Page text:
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I once bought a house

Buying a house is a hugely intimidating process. At least it was for me. It was more expensive than what I make in years — incomprehensibly more expensive than anything else in my whole world — and I felt like I was signing over the rest of my life when I signed the papers.

Which brings me to the papers. There was a stack of them, I think it was six inches high (around 15cm for those of you who live in the civilized world). Theoretically, you read and understood every word before signing. There was what felt like a damn ceremony, where I went to some office, and signed papers for a few hours. If I started reading any of them, there was a pregnant stage wait. I could just feel the professionals thinking, “Oh my God. If this pointy-haired buyer keeps doing this, we’ll be here all day!” I’ve got news for them. If I’d read all those papers, we would have been there for several weeks.

So, in some respects, I was one of those ignorant buyers you hear about. (For instance, Krugman discussing the subprime situation, “the hundreds of thousands if not millions of American families lured into mortgage deals they didn’t understand.”) The only real difference between me and them was that when I tried to make sure I had a real estate agent I could trust, I was lucky and turned out to be right. But — and that’s a legal hole you could drive a bankruptcy through — if I’d been wrong, there could have been anything buried in that mountain of paper and I wouldn’t have known until the bills arrived. That’s true even though I’m absurdly over-educated, can do statistics and calculus, and understand a little bit about accounting and finance.

Given how easy legal obfuscation has made it to cheat people, all the professionals in the real estate and finance industries who had a part in this process do bear a great deal of the guilt for creating the situation we’re in. I’m not arguing with Krugman or anyone else who says that. The heaviest costs of digging ourselves out of this hole should fall on the financiers. Agreed.

It’s also clear that some buyers really were actively and unethically (if not criminally) cheated. There are too many stories of creditworthy people being steered toward higher-profit subprime loans when they could have qualified for ordinary ones. People whose ignorance was used to cheat them should have that wrong made right at whatever cost to the damn financial industry. I’m completely agreed on that, too.


Some of the ignorant buyers were more than just ignorant. They were greedy, just like the bankers. Unlike the bankers, the only people they’re ruining are themselves, but the fact remains that they were not the unwilling dupes of Wall St.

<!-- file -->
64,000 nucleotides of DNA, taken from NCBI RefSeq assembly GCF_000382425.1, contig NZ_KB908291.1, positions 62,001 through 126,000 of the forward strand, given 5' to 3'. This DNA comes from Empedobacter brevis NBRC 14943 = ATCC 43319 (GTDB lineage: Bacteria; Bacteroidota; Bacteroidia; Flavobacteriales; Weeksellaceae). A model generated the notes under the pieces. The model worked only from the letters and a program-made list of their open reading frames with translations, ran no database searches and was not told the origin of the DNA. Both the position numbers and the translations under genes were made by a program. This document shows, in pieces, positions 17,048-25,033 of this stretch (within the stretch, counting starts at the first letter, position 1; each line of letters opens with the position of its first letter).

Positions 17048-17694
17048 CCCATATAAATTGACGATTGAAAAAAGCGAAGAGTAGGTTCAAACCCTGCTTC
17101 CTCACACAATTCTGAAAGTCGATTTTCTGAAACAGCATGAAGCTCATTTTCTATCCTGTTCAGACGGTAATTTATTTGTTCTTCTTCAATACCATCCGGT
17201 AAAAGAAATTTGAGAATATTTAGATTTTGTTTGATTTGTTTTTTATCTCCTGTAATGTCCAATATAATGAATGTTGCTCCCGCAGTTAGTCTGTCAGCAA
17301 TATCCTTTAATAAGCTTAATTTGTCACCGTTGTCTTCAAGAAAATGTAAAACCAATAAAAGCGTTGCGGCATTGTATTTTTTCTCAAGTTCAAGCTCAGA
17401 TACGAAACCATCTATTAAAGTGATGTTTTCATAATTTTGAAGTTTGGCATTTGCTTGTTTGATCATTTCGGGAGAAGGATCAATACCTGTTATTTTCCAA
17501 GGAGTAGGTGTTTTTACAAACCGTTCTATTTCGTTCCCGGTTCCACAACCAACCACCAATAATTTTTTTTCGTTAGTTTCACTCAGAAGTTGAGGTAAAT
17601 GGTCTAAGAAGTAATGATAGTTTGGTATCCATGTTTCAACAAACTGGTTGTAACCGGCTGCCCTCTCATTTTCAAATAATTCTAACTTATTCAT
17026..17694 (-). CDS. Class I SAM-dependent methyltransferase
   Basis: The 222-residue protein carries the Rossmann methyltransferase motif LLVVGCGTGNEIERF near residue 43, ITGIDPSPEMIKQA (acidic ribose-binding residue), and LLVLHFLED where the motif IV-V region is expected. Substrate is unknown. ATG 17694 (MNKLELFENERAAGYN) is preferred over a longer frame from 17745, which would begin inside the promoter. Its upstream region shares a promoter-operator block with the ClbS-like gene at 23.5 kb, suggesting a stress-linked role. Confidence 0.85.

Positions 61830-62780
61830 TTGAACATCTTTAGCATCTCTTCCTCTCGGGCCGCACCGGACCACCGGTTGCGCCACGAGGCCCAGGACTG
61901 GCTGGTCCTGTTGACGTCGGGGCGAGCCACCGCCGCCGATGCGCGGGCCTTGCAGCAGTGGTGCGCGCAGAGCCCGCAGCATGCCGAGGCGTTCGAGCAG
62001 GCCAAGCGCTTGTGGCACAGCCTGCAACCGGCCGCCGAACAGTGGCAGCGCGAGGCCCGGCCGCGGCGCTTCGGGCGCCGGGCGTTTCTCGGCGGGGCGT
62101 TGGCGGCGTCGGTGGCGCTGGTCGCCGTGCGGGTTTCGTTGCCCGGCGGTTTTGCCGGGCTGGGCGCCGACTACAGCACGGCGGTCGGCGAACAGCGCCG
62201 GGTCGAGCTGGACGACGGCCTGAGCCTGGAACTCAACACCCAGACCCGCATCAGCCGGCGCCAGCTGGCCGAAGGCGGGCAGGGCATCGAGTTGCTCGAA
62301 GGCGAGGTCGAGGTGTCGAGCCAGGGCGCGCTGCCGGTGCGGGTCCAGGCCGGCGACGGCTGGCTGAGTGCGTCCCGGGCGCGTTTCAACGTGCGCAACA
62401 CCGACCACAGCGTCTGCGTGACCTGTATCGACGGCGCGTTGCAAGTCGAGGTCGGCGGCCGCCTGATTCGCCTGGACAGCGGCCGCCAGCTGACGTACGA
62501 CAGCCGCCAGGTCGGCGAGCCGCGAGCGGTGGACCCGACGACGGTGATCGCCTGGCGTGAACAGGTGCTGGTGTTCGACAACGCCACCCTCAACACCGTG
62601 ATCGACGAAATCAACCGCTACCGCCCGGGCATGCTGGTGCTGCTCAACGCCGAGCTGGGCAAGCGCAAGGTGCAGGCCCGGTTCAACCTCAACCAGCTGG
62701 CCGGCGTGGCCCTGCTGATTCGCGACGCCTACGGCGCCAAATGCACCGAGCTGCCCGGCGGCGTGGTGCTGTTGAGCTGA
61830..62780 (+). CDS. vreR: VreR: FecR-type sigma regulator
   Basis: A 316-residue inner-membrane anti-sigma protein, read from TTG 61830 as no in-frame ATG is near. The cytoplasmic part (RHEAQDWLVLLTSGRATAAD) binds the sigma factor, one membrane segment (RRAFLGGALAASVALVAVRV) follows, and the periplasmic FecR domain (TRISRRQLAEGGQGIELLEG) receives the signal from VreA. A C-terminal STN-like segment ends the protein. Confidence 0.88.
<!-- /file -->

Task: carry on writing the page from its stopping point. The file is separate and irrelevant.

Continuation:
They were willing. They were out there, scooping in the free money with both hands. I had people tell me that it didn’t matter how much a house cost because the monthly payments were “only” $3000, or whatever. (I live in California.) That’s called charging whatever the market will bear, but it didn’t seem to matter, because everyone knew that houses would coin hundreds of thousands of dollars a year for them from now till doomsday. I saw people re-mortgaging their houses to their maximum, then-current market value so that they could go buy Stuff.

Some buyers weren’t paying close attention to the terms of their loans because they thought none of that mattered. The money was going to keep growing forever.

That’s exactly the same mistake Wall St. made, and for the same reason. If we’re ever to get a handle on Enron-style scamming, we’re going to have to acknowledge that the greed of some of us little people is right in there with the greed of the big people, creating the problem. Our greed may be a lot smaller than theirs, but there’s more of us.

And that’s why I get angry when I read about all the poor people lured into loans by Wall St. Suddenly everyone’s transformed into a Hispanic family who had trouble reading the contract.

Bullshit. There are plenty of people out there who didn’t know because they didn’t want to know. There always are and there always will be. So when we’re thinking about reforms to the financial system to prevent these sorts of meltdowns in the future, let’s try to remember that the rules are there to stop the little people from going crazy, too. The financial industry is a problem, but it’s not the only problem.

Crossposted to Shakesville
Technorati tags: politics, subprime, debt, housing, current events